A tribute that’s personal

Jeanne Palyok, an American raised in France by her grandparents, organized the trip as a tribute to veterans who, like her late husband, John, fought in World War II. She worked as a translator at the U.S. Embassy in Paris at the end of the war. In 1947, she and her husband were transferred to jobs in graves registration at the new U.S. cemetery overlooking Omaha Beach.

During that time, she witnessed firsthand the staggering scope of the American sacrifice to liberate her second home. Later, Palyok would become a French teacher at Dreher High School in Columbia and, for 18 years, she led trips to France for her students.

“I saw the devastation to our people and the land in France,” she said. “I know this is the last time these men will be able to go back. I want it to be a present for them.”

Palyok and her sons, Ron and Mike, operated Pal Travel in Columbia from 1976 until last year. She and Ron will lead the veterans, 20 guests and 20 others on a 10-day tour, leaving Columbia Sunday and returning June 10.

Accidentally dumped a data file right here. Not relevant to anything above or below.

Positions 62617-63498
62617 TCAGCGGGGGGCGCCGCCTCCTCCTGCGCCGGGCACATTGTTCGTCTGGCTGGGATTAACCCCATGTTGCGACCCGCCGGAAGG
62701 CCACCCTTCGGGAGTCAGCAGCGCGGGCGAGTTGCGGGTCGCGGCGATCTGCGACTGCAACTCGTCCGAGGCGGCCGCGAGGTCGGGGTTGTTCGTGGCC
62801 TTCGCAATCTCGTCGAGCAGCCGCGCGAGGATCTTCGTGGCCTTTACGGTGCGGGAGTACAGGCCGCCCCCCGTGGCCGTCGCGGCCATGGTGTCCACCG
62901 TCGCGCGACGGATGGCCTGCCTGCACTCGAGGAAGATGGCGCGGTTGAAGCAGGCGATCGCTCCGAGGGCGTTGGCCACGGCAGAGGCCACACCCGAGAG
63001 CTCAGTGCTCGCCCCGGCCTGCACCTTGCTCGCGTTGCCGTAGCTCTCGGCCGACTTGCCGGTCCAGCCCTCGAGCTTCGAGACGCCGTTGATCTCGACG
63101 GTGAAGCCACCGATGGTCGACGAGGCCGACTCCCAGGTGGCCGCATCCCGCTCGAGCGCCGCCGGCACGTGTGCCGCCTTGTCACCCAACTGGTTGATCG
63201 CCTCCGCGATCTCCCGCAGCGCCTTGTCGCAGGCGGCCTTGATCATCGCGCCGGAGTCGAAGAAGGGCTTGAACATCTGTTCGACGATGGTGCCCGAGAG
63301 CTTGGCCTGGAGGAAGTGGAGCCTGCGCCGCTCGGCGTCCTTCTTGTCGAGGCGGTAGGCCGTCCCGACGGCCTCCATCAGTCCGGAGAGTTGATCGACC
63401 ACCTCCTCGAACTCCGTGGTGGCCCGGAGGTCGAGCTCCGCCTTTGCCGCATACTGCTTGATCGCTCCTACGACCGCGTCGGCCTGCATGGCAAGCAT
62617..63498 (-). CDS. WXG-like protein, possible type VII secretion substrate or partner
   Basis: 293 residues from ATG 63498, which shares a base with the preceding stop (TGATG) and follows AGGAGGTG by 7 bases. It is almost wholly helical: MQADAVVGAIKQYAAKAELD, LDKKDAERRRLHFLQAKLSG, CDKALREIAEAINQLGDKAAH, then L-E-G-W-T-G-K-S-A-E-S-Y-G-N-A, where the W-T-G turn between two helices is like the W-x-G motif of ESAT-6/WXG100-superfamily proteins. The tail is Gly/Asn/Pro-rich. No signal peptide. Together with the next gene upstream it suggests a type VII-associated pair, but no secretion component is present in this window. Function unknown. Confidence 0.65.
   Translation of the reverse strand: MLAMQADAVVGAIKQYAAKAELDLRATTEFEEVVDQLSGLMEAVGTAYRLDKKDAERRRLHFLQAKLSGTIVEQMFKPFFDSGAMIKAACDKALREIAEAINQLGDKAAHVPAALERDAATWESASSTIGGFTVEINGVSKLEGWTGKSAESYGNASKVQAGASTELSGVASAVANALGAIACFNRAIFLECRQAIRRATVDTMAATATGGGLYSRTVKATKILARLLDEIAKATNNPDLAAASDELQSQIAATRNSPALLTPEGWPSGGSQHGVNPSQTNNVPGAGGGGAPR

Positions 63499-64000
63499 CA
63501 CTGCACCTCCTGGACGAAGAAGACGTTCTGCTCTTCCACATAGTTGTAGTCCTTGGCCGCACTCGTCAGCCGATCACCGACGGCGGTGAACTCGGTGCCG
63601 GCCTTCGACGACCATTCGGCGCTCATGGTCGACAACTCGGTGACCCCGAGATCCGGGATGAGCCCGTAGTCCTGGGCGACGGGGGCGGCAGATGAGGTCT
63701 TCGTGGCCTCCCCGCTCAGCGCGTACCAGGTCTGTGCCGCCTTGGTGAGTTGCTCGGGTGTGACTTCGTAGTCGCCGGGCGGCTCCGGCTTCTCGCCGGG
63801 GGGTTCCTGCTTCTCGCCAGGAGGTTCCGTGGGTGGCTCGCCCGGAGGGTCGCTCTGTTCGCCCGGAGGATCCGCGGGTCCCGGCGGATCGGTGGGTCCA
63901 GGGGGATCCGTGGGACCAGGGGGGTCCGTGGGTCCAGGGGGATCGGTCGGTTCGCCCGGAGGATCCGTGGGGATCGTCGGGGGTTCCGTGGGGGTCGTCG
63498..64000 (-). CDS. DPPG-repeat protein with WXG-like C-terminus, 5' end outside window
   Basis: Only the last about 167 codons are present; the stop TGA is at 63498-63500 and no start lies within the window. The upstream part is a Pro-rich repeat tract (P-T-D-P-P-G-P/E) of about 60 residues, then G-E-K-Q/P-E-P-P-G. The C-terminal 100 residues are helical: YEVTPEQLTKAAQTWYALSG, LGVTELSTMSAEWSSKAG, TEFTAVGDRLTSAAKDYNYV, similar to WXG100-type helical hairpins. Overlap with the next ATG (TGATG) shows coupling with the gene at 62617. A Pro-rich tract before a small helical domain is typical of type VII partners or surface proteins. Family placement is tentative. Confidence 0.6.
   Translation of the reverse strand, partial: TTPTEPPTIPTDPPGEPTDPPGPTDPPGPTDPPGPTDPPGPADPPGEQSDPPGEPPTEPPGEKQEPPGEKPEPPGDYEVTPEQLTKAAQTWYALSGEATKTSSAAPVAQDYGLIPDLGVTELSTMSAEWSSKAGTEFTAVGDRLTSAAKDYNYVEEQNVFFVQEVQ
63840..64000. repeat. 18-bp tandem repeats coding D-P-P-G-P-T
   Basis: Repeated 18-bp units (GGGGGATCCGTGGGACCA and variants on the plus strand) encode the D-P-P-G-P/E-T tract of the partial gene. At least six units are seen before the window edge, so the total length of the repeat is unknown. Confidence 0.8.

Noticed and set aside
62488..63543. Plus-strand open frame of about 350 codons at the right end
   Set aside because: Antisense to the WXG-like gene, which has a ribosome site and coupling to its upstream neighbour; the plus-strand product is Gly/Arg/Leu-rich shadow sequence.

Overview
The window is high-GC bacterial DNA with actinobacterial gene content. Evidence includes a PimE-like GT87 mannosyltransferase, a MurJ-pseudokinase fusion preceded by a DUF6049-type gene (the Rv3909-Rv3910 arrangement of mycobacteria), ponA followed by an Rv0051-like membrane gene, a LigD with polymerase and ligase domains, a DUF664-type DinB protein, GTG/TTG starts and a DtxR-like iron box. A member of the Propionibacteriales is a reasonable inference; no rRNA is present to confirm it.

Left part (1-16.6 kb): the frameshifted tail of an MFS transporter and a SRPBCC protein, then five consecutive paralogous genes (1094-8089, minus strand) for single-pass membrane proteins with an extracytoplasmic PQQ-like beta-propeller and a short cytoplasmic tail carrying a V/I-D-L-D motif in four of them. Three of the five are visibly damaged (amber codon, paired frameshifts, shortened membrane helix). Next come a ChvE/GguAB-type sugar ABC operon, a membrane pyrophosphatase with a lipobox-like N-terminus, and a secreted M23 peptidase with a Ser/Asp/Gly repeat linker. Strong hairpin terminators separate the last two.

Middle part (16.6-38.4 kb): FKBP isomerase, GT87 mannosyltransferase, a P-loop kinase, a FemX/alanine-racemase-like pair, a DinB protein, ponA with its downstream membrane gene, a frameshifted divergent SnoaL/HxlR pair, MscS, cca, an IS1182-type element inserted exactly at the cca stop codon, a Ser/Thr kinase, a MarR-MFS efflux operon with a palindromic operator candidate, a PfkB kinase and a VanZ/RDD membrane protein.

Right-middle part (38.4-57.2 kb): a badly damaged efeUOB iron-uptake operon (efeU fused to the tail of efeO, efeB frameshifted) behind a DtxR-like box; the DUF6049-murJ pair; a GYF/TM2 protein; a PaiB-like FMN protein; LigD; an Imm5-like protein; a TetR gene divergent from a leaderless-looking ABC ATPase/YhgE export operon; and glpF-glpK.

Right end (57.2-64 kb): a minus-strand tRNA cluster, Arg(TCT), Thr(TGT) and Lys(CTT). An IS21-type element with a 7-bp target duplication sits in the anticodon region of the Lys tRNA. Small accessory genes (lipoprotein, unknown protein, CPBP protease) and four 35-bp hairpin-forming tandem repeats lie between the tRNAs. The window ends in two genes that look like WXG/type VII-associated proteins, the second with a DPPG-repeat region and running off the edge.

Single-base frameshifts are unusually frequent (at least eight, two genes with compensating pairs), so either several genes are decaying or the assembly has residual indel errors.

The group will visit the invasion beaches and the war-torn inland towns, attend the ceremonies and end with a triumphant visit to Paris. They will be accompanied by a reporter for The State newspaper and a documentary film crew funded by the ETV Endowment.

The veterans are going free of charge. The guests are paying $5,000 each for the trip.

The Palyoks are seeking donations large and small to cover the costs for the 20 veterans. So far they have raised $102,000, buoyed by a $50,000 donation from SCE&G. They are still seeking another $23,000 to cover the costs of the trip. Donations can be made through the trip’s website, overlord70.com.

“Otherwise my mother will pay it herself,” Ron Palyok said. “She is that determined to do this.”

Liberators return

The veterans will see the landing beaches and numerous sites from Normandy to Paris during the trip: